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MEMBER PROTECTION – Jan/Feb – The Role of MPIO

This month’s post returns to more conventional MPIO matters… The role of MPIO (Member Protection Information Officer).

The key is in the name… Member Protection INFORMATION Officer. Yes, I know, a bit underwhelming. Not an advocate, not an investigator , not a mediator, not an arbitrator.

The MPIO’s role is to provide information and options to those with a member protection concern.

As I mentioned in my August post, the core skills needed by an MPIO are:
• Listening
• Remaining impartial - not taking sides

The best way to resolve an issue is at the lowest possible level. The lowest possible level of course depends on the severity of the concern. At the most severe end, it would be appropriate to go straight to the Police or the child protection agency, rather than approach the Club.

However the issues more likely to be raised may involve:
• favouritism in team selection
• mild coarse language or yelling
• biased application of the rules by the umpire
• excessive emphasis on winning
• restriction of access to facilities

In such circumstances, the MPIO is likely to do one or more of the following after being approached with a concern:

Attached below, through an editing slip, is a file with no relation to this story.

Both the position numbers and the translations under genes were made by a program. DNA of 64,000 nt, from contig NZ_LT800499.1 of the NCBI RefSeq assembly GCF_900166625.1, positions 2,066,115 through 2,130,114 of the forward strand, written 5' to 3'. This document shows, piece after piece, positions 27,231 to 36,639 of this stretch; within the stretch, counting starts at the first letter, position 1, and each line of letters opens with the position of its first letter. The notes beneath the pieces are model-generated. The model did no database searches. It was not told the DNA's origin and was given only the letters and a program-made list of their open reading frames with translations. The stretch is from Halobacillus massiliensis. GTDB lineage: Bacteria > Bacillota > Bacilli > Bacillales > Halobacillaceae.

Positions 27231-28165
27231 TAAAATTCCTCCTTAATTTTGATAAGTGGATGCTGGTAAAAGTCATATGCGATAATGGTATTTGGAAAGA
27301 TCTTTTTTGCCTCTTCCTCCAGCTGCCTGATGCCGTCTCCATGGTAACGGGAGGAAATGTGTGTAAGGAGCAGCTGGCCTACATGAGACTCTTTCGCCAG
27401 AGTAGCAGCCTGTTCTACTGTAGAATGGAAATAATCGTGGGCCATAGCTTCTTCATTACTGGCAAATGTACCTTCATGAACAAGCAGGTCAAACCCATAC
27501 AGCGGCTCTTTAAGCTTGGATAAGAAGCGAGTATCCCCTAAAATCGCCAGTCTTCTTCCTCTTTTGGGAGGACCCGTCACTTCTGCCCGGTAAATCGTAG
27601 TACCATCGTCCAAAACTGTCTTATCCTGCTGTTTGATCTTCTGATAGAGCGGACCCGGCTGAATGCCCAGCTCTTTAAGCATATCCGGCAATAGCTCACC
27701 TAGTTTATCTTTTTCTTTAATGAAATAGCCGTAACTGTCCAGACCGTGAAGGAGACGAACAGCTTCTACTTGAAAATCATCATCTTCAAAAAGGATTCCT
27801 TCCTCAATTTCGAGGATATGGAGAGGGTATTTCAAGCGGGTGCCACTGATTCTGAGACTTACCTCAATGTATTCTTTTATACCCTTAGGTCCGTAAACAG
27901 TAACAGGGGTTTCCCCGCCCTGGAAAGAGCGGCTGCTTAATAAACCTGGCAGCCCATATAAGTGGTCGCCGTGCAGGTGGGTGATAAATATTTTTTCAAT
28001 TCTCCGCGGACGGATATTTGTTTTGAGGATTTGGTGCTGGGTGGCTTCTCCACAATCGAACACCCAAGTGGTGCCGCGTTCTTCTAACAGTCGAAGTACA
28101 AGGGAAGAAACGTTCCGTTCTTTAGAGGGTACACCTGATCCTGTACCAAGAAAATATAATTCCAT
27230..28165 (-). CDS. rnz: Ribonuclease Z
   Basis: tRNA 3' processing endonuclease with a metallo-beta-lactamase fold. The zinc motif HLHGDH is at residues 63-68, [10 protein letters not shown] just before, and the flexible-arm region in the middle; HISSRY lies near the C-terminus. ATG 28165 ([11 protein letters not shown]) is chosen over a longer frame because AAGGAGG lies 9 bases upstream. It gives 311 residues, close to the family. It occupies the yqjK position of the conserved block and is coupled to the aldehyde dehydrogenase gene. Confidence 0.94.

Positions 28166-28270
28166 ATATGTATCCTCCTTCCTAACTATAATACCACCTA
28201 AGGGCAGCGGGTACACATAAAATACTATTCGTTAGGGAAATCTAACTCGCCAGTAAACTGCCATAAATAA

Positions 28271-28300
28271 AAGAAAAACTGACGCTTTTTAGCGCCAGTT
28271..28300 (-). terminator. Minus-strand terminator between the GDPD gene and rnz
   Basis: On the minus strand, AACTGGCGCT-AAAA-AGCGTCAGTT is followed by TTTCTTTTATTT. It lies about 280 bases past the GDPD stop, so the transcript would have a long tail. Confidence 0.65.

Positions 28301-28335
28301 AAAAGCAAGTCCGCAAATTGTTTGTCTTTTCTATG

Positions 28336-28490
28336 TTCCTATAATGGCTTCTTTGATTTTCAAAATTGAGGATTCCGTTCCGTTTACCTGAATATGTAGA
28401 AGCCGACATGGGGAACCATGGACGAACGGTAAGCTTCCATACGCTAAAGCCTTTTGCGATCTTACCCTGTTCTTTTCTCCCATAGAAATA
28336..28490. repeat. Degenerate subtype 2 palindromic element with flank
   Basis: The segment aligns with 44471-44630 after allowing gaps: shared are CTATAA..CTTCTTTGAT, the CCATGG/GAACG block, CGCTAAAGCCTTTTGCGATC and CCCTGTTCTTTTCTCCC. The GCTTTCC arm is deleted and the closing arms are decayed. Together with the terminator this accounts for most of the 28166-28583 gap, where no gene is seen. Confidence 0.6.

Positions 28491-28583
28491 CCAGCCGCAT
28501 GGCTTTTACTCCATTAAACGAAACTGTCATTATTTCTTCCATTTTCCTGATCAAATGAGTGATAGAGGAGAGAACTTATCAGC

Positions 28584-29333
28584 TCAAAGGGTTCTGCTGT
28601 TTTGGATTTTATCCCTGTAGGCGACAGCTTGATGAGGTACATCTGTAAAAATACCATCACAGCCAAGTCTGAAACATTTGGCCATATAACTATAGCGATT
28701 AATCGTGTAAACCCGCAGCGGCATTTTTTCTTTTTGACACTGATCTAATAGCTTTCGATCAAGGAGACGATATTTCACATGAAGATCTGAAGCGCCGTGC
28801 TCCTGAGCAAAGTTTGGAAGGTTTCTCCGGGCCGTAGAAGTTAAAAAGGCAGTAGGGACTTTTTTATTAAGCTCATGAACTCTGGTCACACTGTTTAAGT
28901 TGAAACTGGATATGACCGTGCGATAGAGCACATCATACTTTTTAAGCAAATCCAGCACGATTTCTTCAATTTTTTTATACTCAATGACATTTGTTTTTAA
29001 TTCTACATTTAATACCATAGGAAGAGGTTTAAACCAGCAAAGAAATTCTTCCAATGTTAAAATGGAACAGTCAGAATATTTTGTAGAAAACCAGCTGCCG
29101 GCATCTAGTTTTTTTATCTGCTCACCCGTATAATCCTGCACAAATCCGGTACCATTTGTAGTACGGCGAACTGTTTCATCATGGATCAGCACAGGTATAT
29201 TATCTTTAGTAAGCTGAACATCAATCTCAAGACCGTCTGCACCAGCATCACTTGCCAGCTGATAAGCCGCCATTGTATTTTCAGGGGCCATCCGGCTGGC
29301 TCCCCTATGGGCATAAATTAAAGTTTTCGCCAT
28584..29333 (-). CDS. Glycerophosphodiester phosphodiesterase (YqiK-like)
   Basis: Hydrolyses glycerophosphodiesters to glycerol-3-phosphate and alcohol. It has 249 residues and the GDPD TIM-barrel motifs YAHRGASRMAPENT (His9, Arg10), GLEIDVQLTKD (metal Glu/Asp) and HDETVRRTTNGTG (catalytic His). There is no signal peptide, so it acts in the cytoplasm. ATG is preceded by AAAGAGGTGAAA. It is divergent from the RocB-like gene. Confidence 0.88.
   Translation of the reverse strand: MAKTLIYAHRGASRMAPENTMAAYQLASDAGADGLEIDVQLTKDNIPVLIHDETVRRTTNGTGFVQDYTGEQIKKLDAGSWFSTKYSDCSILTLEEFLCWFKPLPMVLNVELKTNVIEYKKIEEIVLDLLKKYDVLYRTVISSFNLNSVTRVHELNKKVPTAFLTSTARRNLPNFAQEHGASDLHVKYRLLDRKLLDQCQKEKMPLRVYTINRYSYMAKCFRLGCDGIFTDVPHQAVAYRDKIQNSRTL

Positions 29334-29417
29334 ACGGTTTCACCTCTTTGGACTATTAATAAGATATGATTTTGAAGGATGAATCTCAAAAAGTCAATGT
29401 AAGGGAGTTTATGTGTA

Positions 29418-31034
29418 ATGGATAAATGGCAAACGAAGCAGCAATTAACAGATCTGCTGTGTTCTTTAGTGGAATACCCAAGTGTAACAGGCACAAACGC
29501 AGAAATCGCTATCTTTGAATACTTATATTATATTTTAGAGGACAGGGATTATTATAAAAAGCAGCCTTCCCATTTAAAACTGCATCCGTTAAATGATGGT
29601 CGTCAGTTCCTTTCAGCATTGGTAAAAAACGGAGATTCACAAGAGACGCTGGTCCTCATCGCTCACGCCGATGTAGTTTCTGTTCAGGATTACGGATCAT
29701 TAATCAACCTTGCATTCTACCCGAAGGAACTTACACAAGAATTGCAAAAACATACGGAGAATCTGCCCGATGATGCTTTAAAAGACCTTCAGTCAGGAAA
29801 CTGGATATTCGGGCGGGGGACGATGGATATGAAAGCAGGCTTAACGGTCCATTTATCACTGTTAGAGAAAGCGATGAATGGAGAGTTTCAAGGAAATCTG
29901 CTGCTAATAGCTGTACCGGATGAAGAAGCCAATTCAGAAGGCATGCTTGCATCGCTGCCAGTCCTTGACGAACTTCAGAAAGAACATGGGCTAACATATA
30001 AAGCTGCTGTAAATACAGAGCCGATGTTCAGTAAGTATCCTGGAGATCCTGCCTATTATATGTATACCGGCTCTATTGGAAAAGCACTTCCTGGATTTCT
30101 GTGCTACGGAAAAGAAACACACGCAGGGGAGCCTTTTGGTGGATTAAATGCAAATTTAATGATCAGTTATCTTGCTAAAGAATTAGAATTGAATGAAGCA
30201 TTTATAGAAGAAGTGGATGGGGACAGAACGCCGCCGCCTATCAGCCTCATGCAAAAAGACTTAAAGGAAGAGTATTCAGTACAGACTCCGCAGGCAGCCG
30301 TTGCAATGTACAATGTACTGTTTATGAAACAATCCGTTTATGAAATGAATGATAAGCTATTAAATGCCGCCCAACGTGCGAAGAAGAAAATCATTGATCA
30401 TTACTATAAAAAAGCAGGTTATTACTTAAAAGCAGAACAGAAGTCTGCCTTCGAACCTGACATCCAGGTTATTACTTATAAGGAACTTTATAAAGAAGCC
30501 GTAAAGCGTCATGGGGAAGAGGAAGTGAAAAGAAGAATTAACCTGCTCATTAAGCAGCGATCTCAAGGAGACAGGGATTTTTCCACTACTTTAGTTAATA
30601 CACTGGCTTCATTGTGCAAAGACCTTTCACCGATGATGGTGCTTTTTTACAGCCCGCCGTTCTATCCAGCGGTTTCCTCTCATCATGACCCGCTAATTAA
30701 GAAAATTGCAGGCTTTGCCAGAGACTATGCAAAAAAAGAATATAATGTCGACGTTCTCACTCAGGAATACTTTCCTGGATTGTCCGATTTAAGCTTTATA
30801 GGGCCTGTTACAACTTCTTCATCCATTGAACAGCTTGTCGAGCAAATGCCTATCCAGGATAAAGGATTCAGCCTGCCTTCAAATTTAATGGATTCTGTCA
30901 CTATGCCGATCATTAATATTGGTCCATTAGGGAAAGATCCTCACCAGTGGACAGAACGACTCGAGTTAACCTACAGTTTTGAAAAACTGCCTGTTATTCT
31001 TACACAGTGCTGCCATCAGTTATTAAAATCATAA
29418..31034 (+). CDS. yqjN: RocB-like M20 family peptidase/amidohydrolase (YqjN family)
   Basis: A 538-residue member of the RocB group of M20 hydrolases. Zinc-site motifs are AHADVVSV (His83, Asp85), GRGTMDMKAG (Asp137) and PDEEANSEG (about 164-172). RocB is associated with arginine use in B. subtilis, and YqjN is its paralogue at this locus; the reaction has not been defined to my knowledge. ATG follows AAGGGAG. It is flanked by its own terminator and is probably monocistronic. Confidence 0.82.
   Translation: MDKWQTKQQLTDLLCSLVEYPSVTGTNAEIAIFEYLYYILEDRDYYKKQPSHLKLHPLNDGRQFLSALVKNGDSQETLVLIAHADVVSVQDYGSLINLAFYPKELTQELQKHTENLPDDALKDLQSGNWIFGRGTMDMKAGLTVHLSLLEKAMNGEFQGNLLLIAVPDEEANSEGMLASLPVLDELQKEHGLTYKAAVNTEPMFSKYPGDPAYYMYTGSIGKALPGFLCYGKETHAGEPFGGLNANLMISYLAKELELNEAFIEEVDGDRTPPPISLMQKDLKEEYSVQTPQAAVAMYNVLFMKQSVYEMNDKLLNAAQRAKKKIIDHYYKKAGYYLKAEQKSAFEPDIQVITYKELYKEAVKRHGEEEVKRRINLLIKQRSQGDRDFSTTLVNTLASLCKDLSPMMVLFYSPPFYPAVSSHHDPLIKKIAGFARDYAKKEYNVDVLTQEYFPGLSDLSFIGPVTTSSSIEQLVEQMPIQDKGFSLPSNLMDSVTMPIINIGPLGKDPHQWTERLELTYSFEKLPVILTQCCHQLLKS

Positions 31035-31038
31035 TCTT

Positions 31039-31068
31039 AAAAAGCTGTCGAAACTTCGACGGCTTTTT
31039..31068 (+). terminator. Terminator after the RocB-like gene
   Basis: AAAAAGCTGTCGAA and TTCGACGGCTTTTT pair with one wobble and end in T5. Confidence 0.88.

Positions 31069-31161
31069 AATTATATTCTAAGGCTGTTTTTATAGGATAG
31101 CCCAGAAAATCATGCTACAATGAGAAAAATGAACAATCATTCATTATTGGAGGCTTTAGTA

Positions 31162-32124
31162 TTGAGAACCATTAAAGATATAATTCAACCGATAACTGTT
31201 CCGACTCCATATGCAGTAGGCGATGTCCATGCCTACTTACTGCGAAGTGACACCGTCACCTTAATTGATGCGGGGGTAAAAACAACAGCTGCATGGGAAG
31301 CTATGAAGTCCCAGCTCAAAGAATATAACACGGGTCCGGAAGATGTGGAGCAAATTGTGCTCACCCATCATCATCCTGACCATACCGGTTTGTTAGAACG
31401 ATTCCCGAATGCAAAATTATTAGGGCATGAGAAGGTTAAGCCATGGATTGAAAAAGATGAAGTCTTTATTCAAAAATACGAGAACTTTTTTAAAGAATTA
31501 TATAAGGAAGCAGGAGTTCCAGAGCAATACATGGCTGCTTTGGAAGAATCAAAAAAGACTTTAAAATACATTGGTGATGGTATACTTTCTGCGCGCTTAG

• meet with the person whose behaviour is the subject of the concern
• suggest the parties talk directly to each other
• provide more information to the person with the concern, regarding Club policy and procedures relevant to their concern (team selection policy, codes of behaviour, interpretation of the rules)
• informal discussion with all those involved.

If the issue is not resolved or resolvable via such means, it may be appropriate to embark on a formal complaints process. This might initially be at:
• Club level (mediation, Complaints Committee hearing),
• State level (State Association, alternative dispute resolution organisation, Equal Opportunity commission, Dept of Sport and Rec, Child Protection agency, the Police) or
• National level (alternative dispute resolution organisation, Equal Opportunity commission, Child Protection agency, a lawyer, the Aust Sports Commission).

In almost all cases a formal process involves agencies outside the Club.

There are established guidelines which indicate the appropriate course of action in various circumstances.

The onus is always on proceeding according to the wishes of the person voicing the concern.
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